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Thread: Pants.

  1. #31
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    Quote Originally Posted by timothy View Post
    I'd like to try on a pair of Bluffworks before buying any, but they do sound magical ... I have many years of polyester prejudice to overcome, though. The idea of being able to take an extended trip with one worn / one packed pair of pants sounds really good, though. Are they available only online?
    Yep, only available online.

    It took me a couple of tries to find the right size, but returns and exchanges are painless: their customer service is really good. (You just re-use the same mailer bag the pants came in; for an exchange, they will send you a code for a replacement pair as soon as you provide the tracking number for the pair you are sending back.)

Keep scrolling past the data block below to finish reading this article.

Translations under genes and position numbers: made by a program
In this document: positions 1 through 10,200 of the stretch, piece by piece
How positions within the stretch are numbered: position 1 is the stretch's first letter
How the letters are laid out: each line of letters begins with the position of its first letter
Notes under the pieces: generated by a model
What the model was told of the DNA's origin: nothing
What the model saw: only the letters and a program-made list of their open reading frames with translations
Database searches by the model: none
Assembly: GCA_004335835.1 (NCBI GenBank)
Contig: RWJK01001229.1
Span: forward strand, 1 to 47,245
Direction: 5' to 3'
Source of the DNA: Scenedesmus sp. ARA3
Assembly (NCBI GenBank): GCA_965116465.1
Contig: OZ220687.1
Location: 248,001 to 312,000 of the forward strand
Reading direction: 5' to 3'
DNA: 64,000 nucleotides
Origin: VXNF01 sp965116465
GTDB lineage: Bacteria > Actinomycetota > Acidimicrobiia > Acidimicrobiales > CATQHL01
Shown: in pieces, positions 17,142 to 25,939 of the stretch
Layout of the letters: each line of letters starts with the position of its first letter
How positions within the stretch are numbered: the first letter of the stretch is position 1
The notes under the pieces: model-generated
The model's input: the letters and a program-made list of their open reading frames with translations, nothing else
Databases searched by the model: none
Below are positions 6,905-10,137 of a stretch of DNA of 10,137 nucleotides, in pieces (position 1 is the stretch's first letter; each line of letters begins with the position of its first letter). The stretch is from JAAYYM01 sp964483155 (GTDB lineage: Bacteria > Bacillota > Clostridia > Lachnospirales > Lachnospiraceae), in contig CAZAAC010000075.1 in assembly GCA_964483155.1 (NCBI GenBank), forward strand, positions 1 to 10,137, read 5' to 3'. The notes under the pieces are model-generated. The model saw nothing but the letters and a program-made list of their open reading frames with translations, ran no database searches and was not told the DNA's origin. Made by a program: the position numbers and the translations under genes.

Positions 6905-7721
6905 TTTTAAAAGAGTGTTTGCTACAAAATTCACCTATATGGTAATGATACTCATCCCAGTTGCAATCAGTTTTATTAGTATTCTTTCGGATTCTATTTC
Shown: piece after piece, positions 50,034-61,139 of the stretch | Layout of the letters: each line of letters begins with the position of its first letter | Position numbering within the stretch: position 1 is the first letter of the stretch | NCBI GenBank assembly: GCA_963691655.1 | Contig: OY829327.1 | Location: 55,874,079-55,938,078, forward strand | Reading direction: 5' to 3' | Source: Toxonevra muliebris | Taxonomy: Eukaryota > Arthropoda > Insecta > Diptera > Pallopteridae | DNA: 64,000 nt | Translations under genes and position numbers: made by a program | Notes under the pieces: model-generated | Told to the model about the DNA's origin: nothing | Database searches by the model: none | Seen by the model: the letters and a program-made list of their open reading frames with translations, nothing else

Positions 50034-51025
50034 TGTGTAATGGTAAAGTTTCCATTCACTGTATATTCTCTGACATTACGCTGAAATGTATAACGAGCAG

I had the same polyester prejudice to overcome. While the Bluffs may not feel as soft as a pair of cotton pants, I find them very light and comfortable and believe their 'pros' far outweigh their 'cons.'

    I was also skeptical that they would be comfortable in the hot and humid climate in which I live, but I wear them daily now -- a couple pairs of Bluffs have replaced many pairs of perpetually-wrinkled khakis in my wardrobe.

    Not having to worry about ironing is fantastic. And I love knowing that one pair can get me through a week of travel and come out on the other end still looking good.

  2. #32
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    Quote Originally Posted by squaredot View Post
    I'll chime in with a +1 on Bluffworks. The QC can be a little rough in a few spots, but overall I think they're a good purchase.

    I've actually started wearing them for the majority of my work outfits - they look very much like dress clothing. I regularly pair them with casual tees to suit jackets. I wash them far less than my "regular" clothes, even day to day. They will wrinkle to a degree (I get the most behind the knee.)